which supports only 8-bit subnet fields with the high bit set.  I have
been told by Sun systems people that subnet support will be in the 4.0
release, but that's not as helpful as I would like.  I have been tempted
to figure out how to package and distribute subnet support for Suns,
but haven't taken the time to do so.  Perhaps I could convince someone
else working with Suns at Berkeley to package things up if a few sites
could test it.

		Mike

-----------[000018][next][prev][last][first]----------------------------------------------------
Date:      Sun, 10-Aug-86 02:13:29 EDT
From:      chris@gyre.umd.edu (Chris Torek)
To:        mod.protocols.tcp-ip
Subject:   Re: SUN and Subnets

We just insist on source, so that we can fix things like that (and
like the lack of checksumming in NFS) ourselves.  (We seem already
to have been bitten several times by Ethernet bit rot: `mysterious'
NFS errors that are not reproducible.  There was no other disk
activity at the time, so this is not the namei bug.)

Steve Miller dropped the 4.3 TCP into our 3.0 kernels.  Aside from
one locally-introduced bug, it has been working well for some time.
(The local bug was fixed a few days ago.)  Once the file servers
are stable---we have been suffering with disk problems (another
local hack, this time in hardware)---we might consider distributing
the code; but we will likely have to require both 4.3 and 3.0 source
licenses (alas!).

Chris

-----------[000019][next][prev][last][first]----------------------------------------------------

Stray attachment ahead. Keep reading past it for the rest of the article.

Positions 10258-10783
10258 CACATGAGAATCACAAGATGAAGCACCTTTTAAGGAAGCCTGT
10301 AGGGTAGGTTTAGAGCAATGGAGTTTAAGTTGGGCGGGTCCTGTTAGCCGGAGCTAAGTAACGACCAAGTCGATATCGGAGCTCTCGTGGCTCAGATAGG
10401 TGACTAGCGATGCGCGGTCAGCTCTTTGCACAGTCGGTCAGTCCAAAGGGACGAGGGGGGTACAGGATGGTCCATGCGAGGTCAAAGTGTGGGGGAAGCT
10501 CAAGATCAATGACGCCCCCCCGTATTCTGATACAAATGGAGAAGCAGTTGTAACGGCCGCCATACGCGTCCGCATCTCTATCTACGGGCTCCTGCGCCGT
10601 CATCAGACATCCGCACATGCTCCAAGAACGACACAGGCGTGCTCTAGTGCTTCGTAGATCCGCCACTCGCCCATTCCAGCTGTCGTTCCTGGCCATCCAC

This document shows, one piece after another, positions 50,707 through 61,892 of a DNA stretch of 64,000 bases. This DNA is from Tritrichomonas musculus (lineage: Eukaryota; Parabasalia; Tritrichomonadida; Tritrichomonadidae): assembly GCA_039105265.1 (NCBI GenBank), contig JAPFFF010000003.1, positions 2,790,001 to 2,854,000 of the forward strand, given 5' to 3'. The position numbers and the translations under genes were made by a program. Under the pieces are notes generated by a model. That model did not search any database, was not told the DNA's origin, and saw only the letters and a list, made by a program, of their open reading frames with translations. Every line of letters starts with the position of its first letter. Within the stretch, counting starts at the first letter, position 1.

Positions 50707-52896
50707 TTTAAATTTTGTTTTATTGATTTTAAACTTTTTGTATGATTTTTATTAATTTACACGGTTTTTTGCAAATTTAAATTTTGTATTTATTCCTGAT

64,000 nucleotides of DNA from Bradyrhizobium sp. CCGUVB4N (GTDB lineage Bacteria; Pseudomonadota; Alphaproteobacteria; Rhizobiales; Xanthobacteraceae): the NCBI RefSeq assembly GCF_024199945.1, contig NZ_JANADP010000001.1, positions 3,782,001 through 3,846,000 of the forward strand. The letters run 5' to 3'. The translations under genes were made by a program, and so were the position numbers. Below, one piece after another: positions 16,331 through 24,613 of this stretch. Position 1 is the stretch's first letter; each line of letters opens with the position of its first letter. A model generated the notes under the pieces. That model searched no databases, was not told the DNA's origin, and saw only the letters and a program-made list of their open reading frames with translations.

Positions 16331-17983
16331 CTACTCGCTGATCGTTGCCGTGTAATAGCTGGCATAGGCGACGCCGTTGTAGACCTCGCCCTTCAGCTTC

Date:      Sun, 10-Aug-86 16:45:49 EDT
From:      paul@UMIX.CC.UMICH.EDU ('da Kingfish)
To:        mod.protocols.tcp-ip
Subject:   Re: SUN and Subnets


maybe Sun would be a little quicker if they realized that one
of their competitors, Apollo, has a very nice tcp release that
includes subnetting.

we are running it here now at Michigan.

--paul

-----------[000020][next][prev][last][first]----------------------------------------------------
Date:      Mon, 11-Aug-86 09:08:38 EDT
From:      HEDRICK@RED.RUTGERS.EDU (Charles Hedrick)
To:        mod.protocols.tcp-ip
Subject:   subnetting on Suns

Simple-minded subnetting is very easy to do.  It requires slight
changes to in.h and in.c.  You can use in.c from any 4.2 system.  Sun's
is not special.  In addition, inet_lnaof and inet_netof need to be
fixed in a handful of utilities.  We did this without sources.
Sun claims that they are not doing subnetting because it will break
some of the extra-cost networking options, which they get from 3rd
parties and don't have source to.  I find that hard to believe, since
such code should call common kernel routines to do all routing
computations.  But it wouldn't be the first time programmers wrote
code that did something they shouldn't, so I can't judge for sure.
Here is a copy of a message I sent to somebody else.  Unfortunately,
our changes may be a bit too simple-minded.  In trying to keep the
number of changes to a minimum, I suspect we have missed some
utilities.  Any utilities that broadcasts may have to be changed.
E.g. rwho and routed.  We don't use those.  Ideally route and
netstat should also be changed.  If you have source, you can just fix
inet_lnaof and inet_netof in the C library and reload everything.
(The patches are the same as to in_lnaof and in_netof, shown below.)